April 25, 2012
Shepherding the Bible
It’s common knowledge that the Bible is the “greatest book ever written.” No other book can match its power or wide appeal; no other book has been as studied, analyzed or debated. It’s the literary gift that keeps on giving, the book of books, the book for all eternity.
And yet, despite this extraordinary pedigree, in much of academia — particularly in the “non-biblical” fields of rational philosophy and political theory — the Bible is the Rodney Dangerfield of books: It gets little respect.
In part, this attitude can be traced to the influential German philosophers of the early 19th century, who generally dismissed the Bible as “superstition” and “revelation” in favor of the rigorous and classical Greek school of thought, which worships “reason” above all. While other philosophers, such as the English, did pay homage to the Bible in their philosophical works, the German school focused on rational thought and, to this day, this approach has dominated the halls of academia.
This is a missed opportunity that needs to be corrected, says Yoram Hazony, a scholar from Jerusalem who spoke recently at a Jewish Journal salon about his upcoming book, “The Philosophy of Hebrew Scripture” (Cambridge University Press).
Hazony, the founder of the Shalem Center in Jerusalem, believes the Bible has earned its rightful place at what he calls “the table of big ideas.” If you dig deep enough, he says, you’ll see that the Bible is more than a book of revelation or even a book of ethics — it is, in fact, a brilliant book of reason.
He gave an example of how the Bible can enhance classical Greek philosophy. One of the big ideas of the Greek school, from the likes of Plato, Aristotle and Socrates, is that man is nothing without the “state.” In this view, the state is the rational instrument that defined human identity and dignity — the instrument that spelled out the rules of civilized life. Socrates himself once said that he “would rather be dead” than find himself outside this cocoon of structure and reason.
But Hazony showed us that if you delve into biblical stories, like that of Cain and Abel, you find a more nuanced and independent view of civilized man and human identity. When God banishes the sinful Adam — the symbol of humanity — to toil in the fields, it is a curse for all future generations. Adam’s first son, Cain, accepts this banishment without question and follows in his father’s footsteps, doing the hard work of the land.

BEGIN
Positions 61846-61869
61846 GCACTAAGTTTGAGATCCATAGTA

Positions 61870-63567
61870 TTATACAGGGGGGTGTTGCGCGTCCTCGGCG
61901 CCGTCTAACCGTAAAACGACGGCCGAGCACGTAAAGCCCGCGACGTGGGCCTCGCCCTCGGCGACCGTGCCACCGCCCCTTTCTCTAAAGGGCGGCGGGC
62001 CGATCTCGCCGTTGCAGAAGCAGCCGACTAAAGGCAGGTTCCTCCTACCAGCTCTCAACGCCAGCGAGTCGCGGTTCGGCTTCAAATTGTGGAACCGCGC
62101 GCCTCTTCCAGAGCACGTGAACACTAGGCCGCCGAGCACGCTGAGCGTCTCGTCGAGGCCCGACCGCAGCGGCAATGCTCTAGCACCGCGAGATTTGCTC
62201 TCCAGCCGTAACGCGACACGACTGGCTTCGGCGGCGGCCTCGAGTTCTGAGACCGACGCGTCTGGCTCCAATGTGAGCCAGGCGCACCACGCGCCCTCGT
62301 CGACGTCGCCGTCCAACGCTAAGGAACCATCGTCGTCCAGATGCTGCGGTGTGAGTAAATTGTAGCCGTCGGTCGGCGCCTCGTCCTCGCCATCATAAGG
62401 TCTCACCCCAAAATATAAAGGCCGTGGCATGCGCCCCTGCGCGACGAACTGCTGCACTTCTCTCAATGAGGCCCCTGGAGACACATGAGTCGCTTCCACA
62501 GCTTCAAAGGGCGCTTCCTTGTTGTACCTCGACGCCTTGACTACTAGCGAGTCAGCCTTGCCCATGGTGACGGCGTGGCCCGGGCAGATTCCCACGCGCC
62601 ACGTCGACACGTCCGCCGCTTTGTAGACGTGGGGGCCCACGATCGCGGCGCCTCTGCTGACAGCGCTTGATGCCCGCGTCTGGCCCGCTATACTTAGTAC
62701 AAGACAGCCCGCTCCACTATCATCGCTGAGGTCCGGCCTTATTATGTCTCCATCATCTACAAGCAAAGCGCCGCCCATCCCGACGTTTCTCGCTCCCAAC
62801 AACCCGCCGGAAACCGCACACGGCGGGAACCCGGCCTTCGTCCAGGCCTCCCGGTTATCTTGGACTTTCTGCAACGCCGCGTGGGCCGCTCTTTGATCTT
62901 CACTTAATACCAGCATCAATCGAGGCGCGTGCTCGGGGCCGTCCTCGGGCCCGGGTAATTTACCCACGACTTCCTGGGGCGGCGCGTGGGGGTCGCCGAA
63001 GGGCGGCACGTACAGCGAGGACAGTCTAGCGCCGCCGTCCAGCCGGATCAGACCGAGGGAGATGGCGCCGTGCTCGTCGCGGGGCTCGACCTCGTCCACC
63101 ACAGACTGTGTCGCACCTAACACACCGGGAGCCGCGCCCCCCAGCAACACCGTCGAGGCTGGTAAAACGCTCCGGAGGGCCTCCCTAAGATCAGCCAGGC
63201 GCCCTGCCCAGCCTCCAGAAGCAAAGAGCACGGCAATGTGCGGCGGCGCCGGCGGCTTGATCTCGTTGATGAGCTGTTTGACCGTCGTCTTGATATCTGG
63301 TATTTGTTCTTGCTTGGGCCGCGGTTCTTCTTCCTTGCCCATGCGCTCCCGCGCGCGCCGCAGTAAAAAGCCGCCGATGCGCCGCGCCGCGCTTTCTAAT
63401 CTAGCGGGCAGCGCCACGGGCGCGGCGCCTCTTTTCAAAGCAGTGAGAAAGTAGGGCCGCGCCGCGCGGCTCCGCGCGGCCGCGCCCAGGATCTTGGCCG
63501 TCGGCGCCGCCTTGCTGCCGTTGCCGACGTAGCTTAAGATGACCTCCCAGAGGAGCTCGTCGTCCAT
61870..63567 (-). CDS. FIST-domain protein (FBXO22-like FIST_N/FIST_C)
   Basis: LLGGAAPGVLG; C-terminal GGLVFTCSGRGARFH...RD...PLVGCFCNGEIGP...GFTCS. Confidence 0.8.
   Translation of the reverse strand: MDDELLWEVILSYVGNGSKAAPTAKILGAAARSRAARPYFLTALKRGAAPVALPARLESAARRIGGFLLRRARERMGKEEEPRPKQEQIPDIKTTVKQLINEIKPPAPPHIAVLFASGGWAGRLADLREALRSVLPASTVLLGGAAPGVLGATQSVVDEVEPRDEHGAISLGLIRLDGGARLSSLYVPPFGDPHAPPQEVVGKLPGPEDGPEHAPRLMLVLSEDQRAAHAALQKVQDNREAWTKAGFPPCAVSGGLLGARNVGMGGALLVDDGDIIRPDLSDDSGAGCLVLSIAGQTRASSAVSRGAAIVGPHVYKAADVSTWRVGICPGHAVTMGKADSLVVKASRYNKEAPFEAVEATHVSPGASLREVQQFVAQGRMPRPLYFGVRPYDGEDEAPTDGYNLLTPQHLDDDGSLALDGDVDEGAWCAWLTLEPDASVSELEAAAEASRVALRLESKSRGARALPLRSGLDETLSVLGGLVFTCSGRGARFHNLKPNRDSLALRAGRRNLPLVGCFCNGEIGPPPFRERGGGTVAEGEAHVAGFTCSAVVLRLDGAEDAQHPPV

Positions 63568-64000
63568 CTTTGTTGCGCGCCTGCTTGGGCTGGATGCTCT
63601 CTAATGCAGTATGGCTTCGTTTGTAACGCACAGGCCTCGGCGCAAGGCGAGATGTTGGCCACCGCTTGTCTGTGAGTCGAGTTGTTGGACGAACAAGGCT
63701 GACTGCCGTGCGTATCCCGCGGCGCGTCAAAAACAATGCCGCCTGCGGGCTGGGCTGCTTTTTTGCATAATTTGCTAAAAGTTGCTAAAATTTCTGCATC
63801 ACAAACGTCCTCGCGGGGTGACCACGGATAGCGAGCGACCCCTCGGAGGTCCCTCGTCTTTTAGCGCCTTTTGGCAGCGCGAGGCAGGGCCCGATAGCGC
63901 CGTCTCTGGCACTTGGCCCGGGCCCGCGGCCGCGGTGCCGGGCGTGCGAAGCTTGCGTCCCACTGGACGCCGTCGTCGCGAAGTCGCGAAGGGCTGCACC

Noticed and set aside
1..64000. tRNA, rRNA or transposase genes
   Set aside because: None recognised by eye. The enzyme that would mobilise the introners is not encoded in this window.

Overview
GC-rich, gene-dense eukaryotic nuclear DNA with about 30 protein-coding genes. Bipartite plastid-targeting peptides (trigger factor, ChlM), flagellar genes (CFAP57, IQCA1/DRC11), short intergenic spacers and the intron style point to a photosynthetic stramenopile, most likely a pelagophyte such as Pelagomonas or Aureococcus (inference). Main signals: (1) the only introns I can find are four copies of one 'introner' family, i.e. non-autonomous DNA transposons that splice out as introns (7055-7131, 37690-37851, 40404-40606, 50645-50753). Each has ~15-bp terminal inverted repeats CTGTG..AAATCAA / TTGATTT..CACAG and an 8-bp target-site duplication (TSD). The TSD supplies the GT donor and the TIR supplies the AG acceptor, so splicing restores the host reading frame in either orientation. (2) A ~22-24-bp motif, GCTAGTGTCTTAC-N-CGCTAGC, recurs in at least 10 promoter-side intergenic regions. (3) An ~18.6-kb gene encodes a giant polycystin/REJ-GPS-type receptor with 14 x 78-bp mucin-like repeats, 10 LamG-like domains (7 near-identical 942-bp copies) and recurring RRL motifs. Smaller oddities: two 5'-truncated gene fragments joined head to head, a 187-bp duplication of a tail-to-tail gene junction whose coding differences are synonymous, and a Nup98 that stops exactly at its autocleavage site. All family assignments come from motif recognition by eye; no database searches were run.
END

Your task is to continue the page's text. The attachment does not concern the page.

But the second son, Abel, decides he won’t accept God’s curse and chooses the much more idyllic life of the shepherd. That doesn’t stop him from showing his gratitude to God by bringing a sacrifice, just as his brother Cain does.
Now, you would think God would be more pleased by the sacrifice of Cain, as he is the one who respected God’s banishment.
But God is more pleased by Abel’s sacrifice. How could that be?
Hazony’s insight is that Abel is humanity’s “first dissident,” the precursor to epic moments in Jewish history in which other shepherds will challenge authority — most notably Moses, who takes on not only Pharaoh but even, at Sinai, God himself. There is something about this “Abel model,” Hazony suggested, something about this idea of man taking a risk, of embracing personal responsibility, of going his own way — and yet, still finding time to thank his Creator — that must have pleased God.
Indeed, in the Jewish tradition, this is the model that ended up defining the essential relationship between man and God: the model of partnership.
In this partnership, man certainly honors God’s authority but also reserves the right to challenge and wrestle with God, which deepens the relationship and makes it dynamic, even unpredictable. God accepts the notion of being challenged, and we, in turn, accept the consequences of this challenge.
And, just as in real life, we’re never sure how things will turn out.
Clearly, this is a more compelling view of civilized man than the Greek view of man beholden to an all-encompassing state. The God of the Bible, in all His glory and complications and mystery and wrath and loving-kindness and legalisms and threatening exhortations, is still a God that gives man a little space. Space to dissent, to try to repair, to mess up, and, yes, even to show God a thing or two.
While the authority in Greek philosophy is a state, the authority in Hebrew scripture is a state of being.
Thus, from the biblical story of Cain and Abel, we can draw a more complex and refined view of man’s relationship to authority. Hazony says the Bible is full of such “big ideas,” ideas that can enrich not just the world of philosophy, but other academic areas, among them political theory, sociology and psychology.
In essence, Hazony is on a mission to put the greatest book on earth at the heart of academic study. He knows the obstacles — the Bible has suffered from the stigma associated with religion in general: blind faith, supernatural stories, strict obedience, fanaticism and the absence of intellectual rigor.
But he’s undaunted. You might say Hazony is a modern-day Jerusalem shepherd who is challenging authority — and has no idea how things will turn out.
David Suissa is president of TRIBE Media Corp./Jewish Journal and can be reached at firstname.lastname@example.org.
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